1. Hi Michelle,
    Great post! I work in a Victorian private school and from what you’ve written it sounds like we have similar guidelines.
    We have a no-denim,no singlet top,no open-tied shoe rule. That being said,we’re not a highly prestigious school!
    PE teachers are really the only teachers at our school to wear Polo shirts/t-shirts,as most males west a short-sleeved dress shirt. I often wear sandals as we live in a very hot climate and many other staff do to!

    Hope this answered your question!

    • michelle says:

      Thanks Fiona for your detailed answer. I too presume that there may be a no sandal rule and no singlet tops. I wonder if I can wear smart dresses without sleeves? I will play it safe for the first couple of weeks anyway and Im sure guidelines will be issued.

      Thanks again

    • It sounds like it. Some of the private school teachers I’ve been speaking to have guidelines like, must have sleeves, wear pantyhose at PT meetings and one even had a requirement for academic gowns – kind of like Hogwarts!

      I imagine if your school is that strict, they’ll issue you with guidelines early on. Good luck with it and congratulations on the job!

  2. Hi Michelle,

    Our school is a private, co-educational school in Queensland.
    For females, the following guidelines apply:
    No singlets (sleeveless ok)
    No 3/4 pants (long pants or skirts)
    There is some consternation about shoes. The rules state appropriate and all shoes must have a heel strap, though the latest pictoral guideline showed only heeled shoes as being acceptable, though it doesn’t seem to be enforced.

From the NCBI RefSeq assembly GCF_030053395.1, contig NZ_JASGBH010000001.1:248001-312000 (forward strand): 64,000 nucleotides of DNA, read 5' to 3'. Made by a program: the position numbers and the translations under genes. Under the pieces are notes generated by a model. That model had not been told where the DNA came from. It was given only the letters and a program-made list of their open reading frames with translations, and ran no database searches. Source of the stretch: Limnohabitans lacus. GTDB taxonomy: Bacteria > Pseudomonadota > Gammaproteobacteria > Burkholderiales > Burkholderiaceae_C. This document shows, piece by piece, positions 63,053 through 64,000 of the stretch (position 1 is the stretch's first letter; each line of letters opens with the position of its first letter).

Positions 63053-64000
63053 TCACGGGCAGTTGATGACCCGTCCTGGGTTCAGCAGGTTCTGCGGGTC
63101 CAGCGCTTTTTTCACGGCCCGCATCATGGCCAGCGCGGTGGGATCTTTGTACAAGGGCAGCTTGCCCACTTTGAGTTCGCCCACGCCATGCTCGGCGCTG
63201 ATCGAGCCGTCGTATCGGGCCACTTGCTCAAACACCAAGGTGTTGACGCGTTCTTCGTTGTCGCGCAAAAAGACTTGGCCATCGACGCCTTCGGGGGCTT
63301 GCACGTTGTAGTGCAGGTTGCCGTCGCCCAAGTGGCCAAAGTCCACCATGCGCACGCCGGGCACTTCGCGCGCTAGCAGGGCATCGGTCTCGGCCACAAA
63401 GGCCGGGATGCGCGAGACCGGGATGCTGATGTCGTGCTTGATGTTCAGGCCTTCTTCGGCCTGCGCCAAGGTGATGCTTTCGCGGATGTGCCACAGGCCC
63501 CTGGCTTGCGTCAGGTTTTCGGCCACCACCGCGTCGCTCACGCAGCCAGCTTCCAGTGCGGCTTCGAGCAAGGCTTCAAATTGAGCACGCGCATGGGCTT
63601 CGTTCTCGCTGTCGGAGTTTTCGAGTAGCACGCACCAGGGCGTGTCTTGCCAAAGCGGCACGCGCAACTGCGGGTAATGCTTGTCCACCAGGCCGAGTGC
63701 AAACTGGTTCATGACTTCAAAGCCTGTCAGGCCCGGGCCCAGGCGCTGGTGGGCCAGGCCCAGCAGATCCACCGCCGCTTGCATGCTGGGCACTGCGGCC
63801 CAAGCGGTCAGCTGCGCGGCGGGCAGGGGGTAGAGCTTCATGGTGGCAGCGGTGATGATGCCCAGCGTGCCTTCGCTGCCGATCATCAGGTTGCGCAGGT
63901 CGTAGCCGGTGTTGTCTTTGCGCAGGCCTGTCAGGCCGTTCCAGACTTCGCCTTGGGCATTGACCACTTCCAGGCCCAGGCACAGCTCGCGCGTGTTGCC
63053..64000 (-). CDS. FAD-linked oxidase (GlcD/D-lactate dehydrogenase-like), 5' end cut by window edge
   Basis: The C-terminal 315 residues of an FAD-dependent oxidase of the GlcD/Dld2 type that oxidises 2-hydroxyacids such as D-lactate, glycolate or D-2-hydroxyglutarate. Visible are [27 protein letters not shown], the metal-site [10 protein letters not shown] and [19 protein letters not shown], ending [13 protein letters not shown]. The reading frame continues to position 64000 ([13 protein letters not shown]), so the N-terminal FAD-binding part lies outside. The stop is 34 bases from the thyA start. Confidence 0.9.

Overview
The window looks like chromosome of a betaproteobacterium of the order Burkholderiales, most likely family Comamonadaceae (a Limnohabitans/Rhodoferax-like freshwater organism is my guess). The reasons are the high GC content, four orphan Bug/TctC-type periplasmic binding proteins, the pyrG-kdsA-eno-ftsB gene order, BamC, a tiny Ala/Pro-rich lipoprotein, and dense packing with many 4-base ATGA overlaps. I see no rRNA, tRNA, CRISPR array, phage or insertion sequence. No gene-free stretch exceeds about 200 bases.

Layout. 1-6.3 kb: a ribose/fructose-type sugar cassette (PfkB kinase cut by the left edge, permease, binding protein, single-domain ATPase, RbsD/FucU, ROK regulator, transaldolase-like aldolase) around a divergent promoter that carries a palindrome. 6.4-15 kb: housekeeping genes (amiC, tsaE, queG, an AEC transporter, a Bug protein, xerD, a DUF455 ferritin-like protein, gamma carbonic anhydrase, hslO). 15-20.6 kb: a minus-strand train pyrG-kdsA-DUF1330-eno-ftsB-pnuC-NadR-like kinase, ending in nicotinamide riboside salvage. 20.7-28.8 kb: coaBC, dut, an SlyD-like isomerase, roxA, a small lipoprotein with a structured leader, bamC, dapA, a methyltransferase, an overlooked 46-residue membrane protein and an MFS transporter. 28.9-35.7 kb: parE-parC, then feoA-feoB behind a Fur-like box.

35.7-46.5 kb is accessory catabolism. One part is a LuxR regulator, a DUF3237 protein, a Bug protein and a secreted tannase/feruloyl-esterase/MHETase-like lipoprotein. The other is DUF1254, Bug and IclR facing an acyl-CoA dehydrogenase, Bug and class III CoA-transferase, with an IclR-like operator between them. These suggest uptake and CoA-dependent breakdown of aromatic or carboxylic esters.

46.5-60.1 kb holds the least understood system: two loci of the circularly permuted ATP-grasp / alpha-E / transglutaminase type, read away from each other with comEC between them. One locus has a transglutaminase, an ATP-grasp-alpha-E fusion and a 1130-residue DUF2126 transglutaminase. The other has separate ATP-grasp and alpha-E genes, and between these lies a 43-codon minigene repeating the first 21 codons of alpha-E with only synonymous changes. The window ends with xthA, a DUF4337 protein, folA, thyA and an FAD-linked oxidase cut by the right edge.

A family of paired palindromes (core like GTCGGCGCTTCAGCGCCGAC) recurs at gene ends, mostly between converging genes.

For formal occasions, parent meetins, formal functions a more formal dress code is expected (including stockings if wearing skirts, and a jacket/long sleeved shirt).
    For males:
    Smart/buisness casual is recommended. Long pants only. Collared, button up shirts.
    Collar and tie/jacket for formal occasions and parent meetings.

    Sport/PE days are a little more relaxed. While offically no 3/4 pants rule still applies, many female staff wear 3/4 pants as an alternative to shorts. School branded polos are recommended for male and female staff on these days, and for PE staff.

    If you have any other questions, I’m happy to answer. When asked for beginning teachers in a private school, I direct them to Jaqui E as a guide. Fill your wardrobe with black skirts/long pants, and change shirts with the season.

    • will says:

      In NSW, heeled shoes are not usually enforced as principals do not care……until an incident occurs. Workcover can fine you for not complying with WHS and you will probably be refused workers compensation. I know of one incident where this has happened to a teacher wearing high heels. End result was no pay for six weeks while waiting for an ankle to heal and a $3000 fine to boot…..pun intended.
      On the flip side, if you ask for PPE footwear to be provided (mandatory for them to provide it to workers) you will probably be told to buy it yourself.